Outside media coverage of Mill Creek MetroParks

Mill Creek MetroParks Offers Alternative Activities During COVID-19

As summer transitions to fall, some Youngstown State University students still struggle to find activities amidst the coronavirus pandemic. However, socially distanced activities are in plain sight, just 10 minutes away from campus.

Lynn Zocolo, an educator at Mill Creek MetroParks, believes the park has a lot to offer students to decompress from everyday stress.

“I think it becomes a way to connect with nature and to get our visitors introduced to the plant collections, agriculture education and a piece of history,” Zocolo said.

Mill Creek MetroParks, established in 1891 by Youngstown-based lawyer Volney Rogers, offers visitors access to 4,500 acres of nature, activities and Youngstown history, such as Lanterman’s Mill.

“The mill has become an iconic treasure in the park and valley. It is the third mill on that site,” Zocolo said.

The first mill was built and operated from 1789 to 1823. It was replaced in 1825 by a mill with a better frame structure. But less than 20 years later, in 1843, a flood destroyed the second mill. The third mill was built in 1845.

“German Lanterman and Samuel Kimberly replaced the mill but built it up higher to avoid the floodplain, as well as build the foundation into the bedrock,” she said.

The Ward and Florence Beecher Foundations helped restore the mill in 1982. It is still used today to grind buckwheat, wheat and corn for the community.

Additional areas of the park include:

  • Fellows Riverside Garden
  • James L. Wick, Jr. Recreation Area
  • Trails
  • Bikeways
  • Lakes, ponds and more

Mill Creek MetroParks typically hosts a variety of events within the park. However, these events were canceled due to COVID-19.

Chris Bundy, a recreation manager in the James L. Wick, Jr. Recreation Area, believes students can still make the most of the recreation activities that are currently open. These include two golf courses, a batting cage, tennis, pickleball and sand volleyball courts, as well as baseball and soccer fields.

The MetroParks Farm recently added a disk golf course in Canfield to the recreation area.

“I would say stop into the Wick Recreation area, we have a lot to offer up here,” Bundy said.

Mill Creek took extensive precautions to ensure these activities follow COVID-19 safety guidelines.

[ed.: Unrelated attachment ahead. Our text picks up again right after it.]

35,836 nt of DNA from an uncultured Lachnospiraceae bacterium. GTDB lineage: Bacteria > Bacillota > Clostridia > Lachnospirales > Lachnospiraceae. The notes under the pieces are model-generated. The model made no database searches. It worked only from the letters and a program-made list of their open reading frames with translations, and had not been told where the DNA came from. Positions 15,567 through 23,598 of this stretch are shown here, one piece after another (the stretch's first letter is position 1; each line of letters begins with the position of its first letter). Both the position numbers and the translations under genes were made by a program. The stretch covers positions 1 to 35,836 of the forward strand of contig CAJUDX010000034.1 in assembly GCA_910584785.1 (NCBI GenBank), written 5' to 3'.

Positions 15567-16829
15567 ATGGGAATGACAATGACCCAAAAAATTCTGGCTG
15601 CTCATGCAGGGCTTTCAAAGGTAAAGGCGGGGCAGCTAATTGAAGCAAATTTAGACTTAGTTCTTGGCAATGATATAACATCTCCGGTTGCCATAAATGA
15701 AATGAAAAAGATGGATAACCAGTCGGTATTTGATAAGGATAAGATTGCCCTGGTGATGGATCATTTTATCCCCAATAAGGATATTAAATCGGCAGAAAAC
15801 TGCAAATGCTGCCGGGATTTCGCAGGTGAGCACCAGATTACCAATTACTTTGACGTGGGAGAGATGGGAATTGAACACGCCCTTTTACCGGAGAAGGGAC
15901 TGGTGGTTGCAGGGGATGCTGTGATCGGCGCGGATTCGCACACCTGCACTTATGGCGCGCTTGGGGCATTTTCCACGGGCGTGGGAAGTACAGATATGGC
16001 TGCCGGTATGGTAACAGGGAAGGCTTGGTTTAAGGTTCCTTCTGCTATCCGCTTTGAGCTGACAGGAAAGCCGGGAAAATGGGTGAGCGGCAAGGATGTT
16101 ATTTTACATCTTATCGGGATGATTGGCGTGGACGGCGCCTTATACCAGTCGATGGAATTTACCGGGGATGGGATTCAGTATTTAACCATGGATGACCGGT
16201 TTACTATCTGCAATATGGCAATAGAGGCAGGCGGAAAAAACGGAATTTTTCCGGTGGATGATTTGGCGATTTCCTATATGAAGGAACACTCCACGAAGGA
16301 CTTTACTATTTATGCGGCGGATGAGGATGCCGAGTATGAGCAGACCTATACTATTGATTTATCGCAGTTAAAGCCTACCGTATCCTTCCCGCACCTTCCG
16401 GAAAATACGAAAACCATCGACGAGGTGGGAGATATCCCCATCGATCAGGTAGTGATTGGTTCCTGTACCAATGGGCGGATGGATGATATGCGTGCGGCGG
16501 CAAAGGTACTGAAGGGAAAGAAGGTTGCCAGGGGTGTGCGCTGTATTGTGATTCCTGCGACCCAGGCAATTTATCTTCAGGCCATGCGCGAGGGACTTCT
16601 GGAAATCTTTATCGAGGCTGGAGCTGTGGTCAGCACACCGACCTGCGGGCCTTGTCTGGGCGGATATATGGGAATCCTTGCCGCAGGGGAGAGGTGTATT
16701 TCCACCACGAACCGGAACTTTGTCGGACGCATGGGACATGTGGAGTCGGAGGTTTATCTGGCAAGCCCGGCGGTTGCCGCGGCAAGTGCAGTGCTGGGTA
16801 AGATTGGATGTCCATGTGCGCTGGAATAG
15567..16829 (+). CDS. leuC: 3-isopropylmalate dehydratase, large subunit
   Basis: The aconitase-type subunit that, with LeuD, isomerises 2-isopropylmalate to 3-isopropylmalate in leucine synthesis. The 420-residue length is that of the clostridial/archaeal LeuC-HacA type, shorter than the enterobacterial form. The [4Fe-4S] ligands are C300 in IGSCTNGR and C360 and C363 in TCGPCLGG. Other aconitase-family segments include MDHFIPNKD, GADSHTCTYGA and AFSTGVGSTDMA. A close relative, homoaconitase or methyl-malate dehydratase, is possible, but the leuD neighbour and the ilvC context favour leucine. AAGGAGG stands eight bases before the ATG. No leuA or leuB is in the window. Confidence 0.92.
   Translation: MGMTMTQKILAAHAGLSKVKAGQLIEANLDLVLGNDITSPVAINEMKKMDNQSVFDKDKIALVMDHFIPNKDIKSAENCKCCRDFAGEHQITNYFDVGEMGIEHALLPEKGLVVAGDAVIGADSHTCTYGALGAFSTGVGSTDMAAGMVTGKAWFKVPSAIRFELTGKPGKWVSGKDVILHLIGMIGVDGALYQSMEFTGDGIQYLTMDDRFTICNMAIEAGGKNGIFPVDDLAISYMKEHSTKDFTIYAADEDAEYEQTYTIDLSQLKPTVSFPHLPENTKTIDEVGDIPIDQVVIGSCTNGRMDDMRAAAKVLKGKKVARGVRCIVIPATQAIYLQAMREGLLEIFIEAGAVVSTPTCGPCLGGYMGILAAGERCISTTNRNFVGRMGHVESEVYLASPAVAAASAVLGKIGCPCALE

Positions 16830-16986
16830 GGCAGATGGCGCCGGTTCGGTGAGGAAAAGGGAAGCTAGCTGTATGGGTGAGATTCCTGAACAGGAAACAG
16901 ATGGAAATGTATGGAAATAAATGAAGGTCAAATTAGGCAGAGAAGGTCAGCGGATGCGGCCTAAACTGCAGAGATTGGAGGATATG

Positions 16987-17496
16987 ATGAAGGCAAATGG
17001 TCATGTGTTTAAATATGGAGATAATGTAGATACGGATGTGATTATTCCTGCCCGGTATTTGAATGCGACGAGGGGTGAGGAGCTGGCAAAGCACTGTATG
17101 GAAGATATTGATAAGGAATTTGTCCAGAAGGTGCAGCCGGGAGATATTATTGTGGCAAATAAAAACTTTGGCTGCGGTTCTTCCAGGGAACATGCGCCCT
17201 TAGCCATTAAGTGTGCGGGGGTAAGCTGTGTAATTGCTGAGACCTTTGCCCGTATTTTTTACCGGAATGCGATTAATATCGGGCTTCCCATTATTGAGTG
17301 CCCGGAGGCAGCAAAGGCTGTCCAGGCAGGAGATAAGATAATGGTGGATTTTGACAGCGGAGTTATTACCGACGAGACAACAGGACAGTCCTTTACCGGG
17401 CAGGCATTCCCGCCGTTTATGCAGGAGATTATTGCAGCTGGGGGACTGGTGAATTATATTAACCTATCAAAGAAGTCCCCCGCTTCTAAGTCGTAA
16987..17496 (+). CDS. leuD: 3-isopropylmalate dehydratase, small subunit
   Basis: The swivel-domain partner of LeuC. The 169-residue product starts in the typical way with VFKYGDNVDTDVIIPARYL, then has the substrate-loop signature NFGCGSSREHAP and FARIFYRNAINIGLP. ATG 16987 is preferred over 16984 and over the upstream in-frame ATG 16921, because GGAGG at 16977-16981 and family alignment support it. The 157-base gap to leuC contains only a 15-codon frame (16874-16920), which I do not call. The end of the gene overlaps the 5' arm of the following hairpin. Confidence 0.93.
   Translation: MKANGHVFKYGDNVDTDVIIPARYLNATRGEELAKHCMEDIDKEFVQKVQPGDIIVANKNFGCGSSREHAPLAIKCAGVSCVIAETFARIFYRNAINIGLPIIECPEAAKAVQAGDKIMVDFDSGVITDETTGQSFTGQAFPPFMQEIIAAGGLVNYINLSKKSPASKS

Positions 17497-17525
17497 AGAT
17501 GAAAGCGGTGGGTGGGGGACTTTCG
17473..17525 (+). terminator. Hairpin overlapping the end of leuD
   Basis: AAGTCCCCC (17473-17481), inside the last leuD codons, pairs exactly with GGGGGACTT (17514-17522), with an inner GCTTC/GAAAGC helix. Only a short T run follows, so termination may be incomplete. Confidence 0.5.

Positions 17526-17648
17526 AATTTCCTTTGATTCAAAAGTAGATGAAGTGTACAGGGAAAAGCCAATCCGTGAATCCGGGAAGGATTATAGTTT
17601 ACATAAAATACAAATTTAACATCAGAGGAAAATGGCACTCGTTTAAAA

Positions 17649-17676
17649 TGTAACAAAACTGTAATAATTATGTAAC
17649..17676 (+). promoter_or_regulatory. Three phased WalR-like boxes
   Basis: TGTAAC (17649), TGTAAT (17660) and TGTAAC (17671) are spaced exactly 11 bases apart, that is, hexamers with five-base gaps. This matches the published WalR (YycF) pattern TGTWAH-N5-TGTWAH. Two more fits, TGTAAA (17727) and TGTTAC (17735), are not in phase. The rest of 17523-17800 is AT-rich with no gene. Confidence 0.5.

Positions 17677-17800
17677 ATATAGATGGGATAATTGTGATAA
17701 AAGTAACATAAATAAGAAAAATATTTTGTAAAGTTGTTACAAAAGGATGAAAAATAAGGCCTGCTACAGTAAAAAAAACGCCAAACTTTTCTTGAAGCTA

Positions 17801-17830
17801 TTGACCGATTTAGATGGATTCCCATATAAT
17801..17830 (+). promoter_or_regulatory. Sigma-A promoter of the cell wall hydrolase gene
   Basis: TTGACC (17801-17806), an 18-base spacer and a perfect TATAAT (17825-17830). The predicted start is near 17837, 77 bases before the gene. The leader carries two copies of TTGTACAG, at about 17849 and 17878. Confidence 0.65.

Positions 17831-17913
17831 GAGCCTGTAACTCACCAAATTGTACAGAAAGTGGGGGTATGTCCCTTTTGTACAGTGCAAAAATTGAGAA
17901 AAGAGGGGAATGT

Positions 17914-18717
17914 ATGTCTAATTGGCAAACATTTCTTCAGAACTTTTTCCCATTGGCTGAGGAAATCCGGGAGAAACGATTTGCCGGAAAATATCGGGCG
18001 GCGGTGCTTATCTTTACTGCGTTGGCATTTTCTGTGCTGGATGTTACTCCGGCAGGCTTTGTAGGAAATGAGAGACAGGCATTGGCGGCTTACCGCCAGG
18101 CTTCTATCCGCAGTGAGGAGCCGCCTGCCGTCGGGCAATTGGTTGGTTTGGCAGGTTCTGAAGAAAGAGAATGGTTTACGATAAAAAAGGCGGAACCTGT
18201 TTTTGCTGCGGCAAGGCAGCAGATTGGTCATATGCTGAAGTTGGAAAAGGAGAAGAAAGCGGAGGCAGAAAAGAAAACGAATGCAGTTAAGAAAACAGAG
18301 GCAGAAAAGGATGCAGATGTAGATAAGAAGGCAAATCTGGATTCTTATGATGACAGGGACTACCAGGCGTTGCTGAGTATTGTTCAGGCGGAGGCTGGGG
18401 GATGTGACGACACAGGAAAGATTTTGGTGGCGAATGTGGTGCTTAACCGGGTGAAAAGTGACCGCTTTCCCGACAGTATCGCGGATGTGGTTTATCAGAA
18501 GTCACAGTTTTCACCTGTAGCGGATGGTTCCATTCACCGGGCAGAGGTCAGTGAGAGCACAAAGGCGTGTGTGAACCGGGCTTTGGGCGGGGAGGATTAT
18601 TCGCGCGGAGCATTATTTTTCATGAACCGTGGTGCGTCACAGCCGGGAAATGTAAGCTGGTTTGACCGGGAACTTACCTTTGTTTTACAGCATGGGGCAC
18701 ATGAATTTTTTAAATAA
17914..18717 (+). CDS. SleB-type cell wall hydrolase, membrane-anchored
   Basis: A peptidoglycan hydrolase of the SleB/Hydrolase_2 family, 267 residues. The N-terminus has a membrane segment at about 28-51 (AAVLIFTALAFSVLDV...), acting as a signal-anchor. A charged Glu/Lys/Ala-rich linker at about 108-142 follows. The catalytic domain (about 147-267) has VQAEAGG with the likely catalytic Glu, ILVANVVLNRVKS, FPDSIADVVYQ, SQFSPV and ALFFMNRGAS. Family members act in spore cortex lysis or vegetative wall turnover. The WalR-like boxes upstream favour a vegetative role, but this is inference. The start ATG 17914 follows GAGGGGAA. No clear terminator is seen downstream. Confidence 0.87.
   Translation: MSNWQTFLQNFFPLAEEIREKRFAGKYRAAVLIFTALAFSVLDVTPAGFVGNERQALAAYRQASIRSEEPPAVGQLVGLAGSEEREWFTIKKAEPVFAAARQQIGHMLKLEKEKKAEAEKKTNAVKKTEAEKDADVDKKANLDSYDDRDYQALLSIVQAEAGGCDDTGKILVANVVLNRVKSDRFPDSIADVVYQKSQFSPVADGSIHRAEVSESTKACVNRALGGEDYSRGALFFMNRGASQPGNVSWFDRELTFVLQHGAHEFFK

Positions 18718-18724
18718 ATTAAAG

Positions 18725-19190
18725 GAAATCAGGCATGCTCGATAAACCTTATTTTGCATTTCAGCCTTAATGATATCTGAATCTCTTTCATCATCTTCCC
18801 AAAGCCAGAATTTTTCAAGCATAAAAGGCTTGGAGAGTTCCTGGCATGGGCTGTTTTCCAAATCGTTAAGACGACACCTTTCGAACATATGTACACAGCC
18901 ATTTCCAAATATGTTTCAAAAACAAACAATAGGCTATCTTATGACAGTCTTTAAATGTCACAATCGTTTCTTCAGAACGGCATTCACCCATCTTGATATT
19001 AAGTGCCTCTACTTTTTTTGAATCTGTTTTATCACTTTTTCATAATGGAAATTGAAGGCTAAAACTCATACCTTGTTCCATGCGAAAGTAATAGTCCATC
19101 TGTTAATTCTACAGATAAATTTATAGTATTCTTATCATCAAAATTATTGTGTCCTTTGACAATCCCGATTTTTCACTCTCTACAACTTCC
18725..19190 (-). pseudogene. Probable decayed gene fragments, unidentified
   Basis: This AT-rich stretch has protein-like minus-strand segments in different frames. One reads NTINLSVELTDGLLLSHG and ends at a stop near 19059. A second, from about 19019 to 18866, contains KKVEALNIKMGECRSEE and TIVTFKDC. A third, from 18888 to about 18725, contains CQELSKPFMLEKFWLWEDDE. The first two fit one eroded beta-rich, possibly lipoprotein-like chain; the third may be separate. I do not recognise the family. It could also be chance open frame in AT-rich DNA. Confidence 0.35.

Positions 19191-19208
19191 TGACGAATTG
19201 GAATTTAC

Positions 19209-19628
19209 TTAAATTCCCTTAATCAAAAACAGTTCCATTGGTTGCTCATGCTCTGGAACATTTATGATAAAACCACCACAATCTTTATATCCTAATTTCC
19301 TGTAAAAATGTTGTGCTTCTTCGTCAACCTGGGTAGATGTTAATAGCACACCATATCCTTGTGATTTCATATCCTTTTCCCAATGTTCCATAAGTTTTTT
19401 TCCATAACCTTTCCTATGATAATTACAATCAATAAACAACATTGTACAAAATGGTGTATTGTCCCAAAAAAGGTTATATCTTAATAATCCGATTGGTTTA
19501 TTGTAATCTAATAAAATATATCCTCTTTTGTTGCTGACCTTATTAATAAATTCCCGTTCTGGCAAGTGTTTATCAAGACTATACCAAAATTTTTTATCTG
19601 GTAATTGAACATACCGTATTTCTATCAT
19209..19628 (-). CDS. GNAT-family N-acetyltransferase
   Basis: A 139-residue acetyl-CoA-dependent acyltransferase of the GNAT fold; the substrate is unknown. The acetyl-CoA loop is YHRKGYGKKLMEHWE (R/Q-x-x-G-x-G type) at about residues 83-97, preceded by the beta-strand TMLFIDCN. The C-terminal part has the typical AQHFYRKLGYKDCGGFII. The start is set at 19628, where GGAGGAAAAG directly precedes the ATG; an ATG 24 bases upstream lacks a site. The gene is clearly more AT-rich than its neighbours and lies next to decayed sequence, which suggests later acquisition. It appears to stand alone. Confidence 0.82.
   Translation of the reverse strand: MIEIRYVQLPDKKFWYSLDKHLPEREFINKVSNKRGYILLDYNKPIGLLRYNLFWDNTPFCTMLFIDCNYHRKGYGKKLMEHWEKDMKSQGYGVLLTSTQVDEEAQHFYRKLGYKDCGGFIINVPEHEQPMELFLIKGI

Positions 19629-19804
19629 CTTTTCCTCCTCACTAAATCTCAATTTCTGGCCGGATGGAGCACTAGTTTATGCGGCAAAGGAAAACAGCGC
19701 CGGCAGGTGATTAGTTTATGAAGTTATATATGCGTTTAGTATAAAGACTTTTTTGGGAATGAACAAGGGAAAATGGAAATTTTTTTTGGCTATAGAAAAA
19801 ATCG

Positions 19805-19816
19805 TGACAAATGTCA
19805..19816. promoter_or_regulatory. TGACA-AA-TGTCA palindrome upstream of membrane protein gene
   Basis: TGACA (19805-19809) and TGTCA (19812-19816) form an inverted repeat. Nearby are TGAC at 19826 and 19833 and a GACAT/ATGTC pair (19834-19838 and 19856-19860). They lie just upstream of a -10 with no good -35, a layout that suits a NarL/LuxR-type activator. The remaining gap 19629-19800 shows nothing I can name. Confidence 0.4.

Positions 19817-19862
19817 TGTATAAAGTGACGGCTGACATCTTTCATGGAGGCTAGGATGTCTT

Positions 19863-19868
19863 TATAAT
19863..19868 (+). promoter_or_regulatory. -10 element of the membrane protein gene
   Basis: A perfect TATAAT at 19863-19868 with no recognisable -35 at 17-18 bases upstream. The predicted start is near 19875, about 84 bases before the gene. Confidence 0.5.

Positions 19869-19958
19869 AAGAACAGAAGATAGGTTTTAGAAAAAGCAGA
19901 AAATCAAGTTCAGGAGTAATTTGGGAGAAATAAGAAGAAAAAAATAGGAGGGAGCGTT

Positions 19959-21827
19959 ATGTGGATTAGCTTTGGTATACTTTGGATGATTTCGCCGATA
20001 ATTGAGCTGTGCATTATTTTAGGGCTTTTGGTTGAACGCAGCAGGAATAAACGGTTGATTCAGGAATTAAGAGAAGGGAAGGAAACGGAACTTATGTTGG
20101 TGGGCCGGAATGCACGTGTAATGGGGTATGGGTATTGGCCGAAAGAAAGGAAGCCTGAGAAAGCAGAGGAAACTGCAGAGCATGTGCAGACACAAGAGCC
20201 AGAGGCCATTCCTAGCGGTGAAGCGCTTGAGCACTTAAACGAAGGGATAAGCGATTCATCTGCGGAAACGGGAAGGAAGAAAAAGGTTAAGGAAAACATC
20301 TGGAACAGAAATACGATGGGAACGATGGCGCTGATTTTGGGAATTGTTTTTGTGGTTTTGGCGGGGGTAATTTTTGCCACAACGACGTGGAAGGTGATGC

“If you were to rent one of our golf clubs or baseball helmets or bats, we sanitize them after every use,” he said.

In their free time, some YSU students took advantage of what the park offers.

Derek Gustovich, a master student in the athletic training program, goes to Mill Creek MetroParks four to five times a week. He tries to relax at the park by only packing light hiking gear, and he explores trails daily for a couple of hours.

“I like nature a lot, so I take the trails and go hiking. Since everything is closed, it’s a place you can go out and do something. I would do a hike and if I’m not pressed for time I would stop by the Lily Pond to relax,” Gustovich said.

Chaste Chapman, a first-year graduate student in the student affairs counseling program, goes two to three times a week. During quarantine, Chapman picked up photography as a hobby while walking alongside Lanterman’s Mill.

“I was out with my sister, and I told her I never went to the park; she has many times. So I figured, why not go? All of the skills that I didn’t have, I decided to work on, and am still working on,” Chapman said.

Zocolo looks forward to the park fully reopening after COVID-19.

“Hopefully, 2021will bring new park adventures for all of us, and we can get all of our facilities back open and running,” Zocolo said.

Full article at thejambar.com

Go ahead and give disc golf a good throw

With the rise of online schooling and social media apps to talk to friends, my husband and I have been facing a conundrum related to our kids and screen time. While schooling and communicating are necessary for them, there are other times they are just playing games or watching videos.

Our children have the entire digital world available to them at any given time, if we allow it. In a digital black hole, minutes add up into hours quickly and the accumulated time looking at screens is not beneficial for their development. Our solution is to put parameters in place and to spend time outdoors as a family.

Naturally, we’ve done our favorite things like hiking, biking, and camping. However, we made a point to try new things as well. One activity we found enjoyable for our whole family is disc golf. Our most recent trip was close to home at the Mill Creek MetroPark farm in Canfield.

Instead of the digital world at their fingertips, they had a variety of polypropylene golf discs resting in their hands. The game has similar rules to traditional golf; most importantly, the lowest score wins.

We started out at the tees which were color-coded red and green. Red was slightly farther away making it more difficult. I was excited to see that we could make accommodations for the age and ability differences in our family. The object is to get the disc to the target in the least amount of throws.

When we started the first hole, I could see a metal pole with an attached basket in the distance. I pictured us leisurely enjoying the beautiful landscape and slowly progressing along the course. While I attempted to watch butterflies in the wildflowers, my boys turned our game into an interesting combination of footrace and disc golf. It appeared to matter to them who got the lowest score the fastest.